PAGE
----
Water still rising, I-10 remains closed at TX-LA border

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TxDOT officials have shut down I-10 in both directions on the Texas-Louisiana state line (KTRK)

TxDOT says both the westbound and eastbound lanes of I-10 at the Texas-Louisiana border are now closed. I-20 should be used as an alternate route.

According to TxDOT, if you're heading east from Texas, these are the routes you should take.

  • If you're coming from El Paso, take I-20 east of Van Horn

  • If you're coming from San Antonio, take I-35 north to I-20 east to Shreveport

  • From Houston, take US 59 north to I-20 east to Shreveport

  • From Beaumont, take US 96 north to US 69 north to US 59 north to I-20 east to Shreveport

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Courtney Fisher reports from the Texas-Louisiana line

TxDOT also told abc13 that there is a closure at the I-10/US 96 split in Beaumont to help lessen traffic in the Orange area.
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Steve Campion on the flooding along the border

VIDEO: Drone footage above flooding in East Texas (courtesy Drone Cowboy)
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This drone video shows flooding across the Texas-Louisiana border. (Courtesy Drone Cowboy)

Today, Governor Greg Abbott is planning to tour the communities where swollen rivers have displaced thousands of people.

The concerns today are the floodwaters from the Sabine River will continue to rise. It's expected to crest this morning. Those living along the river have been told to leave. But some are refusing to evacuate.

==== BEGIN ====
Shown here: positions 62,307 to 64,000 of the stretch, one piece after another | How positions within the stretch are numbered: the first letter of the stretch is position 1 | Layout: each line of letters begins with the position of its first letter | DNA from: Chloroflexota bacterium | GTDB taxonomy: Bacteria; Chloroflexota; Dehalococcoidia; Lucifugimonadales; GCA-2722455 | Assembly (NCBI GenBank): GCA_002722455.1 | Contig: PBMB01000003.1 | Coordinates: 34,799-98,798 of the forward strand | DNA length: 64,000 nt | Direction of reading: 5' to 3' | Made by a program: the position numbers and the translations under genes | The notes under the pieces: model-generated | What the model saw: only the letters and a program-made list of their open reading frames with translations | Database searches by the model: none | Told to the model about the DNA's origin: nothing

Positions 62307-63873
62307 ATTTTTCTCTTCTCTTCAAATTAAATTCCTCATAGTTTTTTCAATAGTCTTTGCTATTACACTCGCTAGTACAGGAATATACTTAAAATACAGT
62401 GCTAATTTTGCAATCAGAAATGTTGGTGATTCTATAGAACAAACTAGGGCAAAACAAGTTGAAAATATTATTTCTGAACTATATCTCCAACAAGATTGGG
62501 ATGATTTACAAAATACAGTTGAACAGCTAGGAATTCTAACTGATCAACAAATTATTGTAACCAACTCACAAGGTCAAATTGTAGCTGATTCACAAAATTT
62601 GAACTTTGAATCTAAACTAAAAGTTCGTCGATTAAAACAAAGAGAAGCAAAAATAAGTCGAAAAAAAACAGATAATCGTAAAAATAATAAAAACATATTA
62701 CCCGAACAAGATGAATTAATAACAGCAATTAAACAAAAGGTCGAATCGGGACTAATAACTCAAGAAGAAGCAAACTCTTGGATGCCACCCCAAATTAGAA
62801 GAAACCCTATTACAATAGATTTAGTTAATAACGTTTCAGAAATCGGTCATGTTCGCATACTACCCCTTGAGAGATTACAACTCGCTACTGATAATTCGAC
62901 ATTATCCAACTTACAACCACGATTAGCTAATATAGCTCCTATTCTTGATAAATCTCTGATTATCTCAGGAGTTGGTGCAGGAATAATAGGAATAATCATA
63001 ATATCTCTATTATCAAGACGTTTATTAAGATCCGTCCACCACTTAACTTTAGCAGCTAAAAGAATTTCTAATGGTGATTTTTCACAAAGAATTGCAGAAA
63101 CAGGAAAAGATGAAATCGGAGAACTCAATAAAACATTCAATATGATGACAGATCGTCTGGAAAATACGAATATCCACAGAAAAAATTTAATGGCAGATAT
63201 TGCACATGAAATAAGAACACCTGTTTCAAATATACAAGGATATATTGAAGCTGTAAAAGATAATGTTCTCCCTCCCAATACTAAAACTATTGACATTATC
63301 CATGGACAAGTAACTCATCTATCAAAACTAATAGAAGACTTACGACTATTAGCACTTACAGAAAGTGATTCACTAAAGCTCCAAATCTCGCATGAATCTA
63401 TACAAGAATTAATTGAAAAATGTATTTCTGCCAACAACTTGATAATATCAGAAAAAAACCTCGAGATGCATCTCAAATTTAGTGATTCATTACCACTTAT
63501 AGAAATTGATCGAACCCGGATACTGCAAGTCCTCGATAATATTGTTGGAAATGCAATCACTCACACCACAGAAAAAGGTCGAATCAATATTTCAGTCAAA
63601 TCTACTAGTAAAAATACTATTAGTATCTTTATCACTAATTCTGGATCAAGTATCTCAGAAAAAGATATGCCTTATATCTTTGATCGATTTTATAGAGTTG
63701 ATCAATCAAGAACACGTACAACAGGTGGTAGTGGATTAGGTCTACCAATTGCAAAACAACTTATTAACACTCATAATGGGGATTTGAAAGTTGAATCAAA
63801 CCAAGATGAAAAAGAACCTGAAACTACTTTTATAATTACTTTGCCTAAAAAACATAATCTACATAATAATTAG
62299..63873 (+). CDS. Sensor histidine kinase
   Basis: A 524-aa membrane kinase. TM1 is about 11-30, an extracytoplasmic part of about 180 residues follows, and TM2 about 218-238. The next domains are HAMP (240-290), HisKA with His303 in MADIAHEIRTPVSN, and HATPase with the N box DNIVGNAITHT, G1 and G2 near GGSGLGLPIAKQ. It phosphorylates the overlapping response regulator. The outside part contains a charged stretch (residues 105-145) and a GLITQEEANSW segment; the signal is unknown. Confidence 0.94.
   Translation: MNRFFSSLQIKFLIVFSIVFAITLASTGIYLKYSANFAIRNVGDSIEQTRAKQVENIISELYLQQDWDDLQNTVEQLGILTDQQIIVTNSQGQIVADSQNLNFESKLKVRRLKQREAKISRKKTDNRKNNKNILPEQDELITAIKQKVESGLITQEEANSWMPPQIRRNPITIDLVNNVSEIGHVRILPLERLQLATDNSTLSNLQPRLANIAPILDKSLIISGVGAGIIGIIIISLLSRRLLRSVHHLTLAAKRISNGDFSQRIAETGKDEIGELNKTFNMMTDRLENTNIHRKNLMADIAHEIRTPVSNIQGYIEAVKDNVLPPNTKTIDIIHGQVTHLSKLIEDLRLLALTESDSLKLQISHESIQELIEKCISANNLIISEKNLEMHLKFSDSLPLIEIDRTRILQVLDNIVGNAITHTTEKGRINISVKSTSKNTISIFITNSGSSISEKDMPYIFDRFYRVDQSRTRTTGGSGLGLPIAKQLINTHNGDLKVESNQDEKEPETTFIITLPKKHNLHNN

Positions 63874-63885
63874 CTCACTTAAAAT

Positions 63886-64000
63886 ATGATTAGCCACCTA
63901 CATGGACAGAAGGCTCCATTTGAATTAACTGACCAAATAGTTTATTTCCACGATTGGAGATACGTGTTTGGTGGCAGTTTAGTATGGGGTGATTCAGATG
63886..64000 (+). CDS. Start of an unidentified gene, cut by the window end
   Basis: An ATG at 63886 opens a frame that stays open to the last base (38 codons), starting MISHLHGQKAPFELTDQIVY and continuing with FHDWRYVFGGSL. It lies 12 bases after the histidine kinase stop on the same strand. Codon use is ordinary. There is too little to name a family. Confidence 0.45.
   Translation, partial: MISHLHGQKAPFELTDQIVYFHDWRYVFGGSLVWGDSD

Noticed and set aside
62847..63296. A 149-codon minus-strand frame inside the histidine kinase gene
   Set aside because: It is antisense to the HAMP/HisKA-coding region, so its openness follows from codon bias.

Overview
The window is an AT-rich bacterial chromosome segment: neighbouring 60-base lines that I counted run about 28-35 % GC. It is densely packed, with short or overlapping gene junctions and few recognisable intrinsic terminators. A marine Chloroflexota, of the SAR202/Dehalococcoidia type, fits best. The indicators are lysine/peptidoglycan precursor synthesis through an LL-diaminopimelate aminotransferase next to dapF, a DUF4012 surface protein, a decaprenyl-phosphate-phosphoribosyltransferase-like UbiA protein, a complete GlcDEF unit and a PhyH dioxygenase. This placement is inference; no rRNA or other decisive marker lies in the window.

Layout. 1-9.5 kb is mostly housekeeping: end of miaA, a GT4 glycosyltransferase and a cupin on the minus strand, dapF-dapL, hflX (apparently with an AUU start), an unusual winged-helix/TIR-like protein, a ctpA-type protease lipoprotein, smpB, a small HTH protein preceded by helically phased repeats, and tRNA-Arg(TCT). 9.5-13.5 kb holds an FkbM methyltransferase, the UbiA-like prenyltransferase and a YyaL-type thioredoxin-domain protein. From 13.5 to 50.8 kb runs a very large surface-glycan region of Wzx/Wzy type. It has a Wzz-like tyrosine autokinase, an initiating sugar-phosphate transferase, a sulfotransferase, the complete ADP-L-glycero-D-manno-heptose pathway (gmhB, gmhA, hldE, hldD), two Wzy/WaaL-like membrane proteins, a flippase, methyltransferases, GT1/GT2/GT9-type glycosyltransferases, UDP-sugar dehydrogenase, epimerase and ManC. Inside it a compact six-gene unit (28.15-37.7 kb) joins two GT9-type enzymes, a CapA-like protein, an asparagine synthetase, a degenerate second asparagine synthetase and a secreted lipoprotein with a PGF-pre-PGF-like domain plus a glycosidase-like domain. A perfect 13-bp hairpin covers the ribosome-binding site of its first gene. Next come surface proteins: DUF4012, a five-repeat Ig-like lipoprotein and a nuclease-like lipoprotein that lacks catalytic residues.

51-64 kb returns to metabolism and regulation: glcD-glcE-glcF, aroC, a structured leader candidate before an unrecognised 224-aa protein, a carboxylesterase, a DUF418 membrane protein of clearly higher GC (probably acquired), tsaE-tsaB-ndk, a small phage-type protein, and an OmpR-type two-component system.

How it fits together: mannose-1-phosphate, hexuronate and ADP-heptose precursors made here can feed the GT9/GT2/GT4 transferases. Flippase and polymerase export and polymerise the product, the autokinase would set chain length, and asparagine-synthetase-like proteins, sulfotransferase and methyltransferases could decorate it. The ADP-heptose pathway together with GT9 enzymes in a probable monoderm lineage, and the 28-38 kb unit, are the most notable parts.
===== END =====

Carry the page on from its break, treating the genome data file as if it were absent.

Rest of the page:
PHOTO GALLERY: Photos from Skyeye over flooding in East Texas

Rising water in Orange, Texas, prompted emergency management officials to issue a mandatory evacuation for thousands of residents along the Sabine River. They told abc13 the amount of water flowing south from the Toldeo Bend Dam is the most in recorded history.

The order went into effect at 1pm for the area east of State Road 87. Our crews witnessed residents packing sandbags along their homes, packing up furniture, and making their way to higher ground.

Joe Delk told us he's been working nonstop around his home off 8th Street for the past three days. He said sandbags are his only hope to protect his property. He said the flooding is not like anything he experienced during tropical events.

"Nothing like it. Hurricane Ike came from the south," said Delk. "This is coming from the north. We had a surge of water in Ike t only got to a certain level but this is like never ending. It just keeps coming and coming. I don't know when it's going to stop."

The Red Cross has a shelter in Beaumont for residents who had to leave their homes.
Keep checking back on this page to get real-time updates as this story unfolds. To get alerts for breaking news, download the abc13 news app for iPhone or Android. You can also get breaking news alerts sent to you by email.
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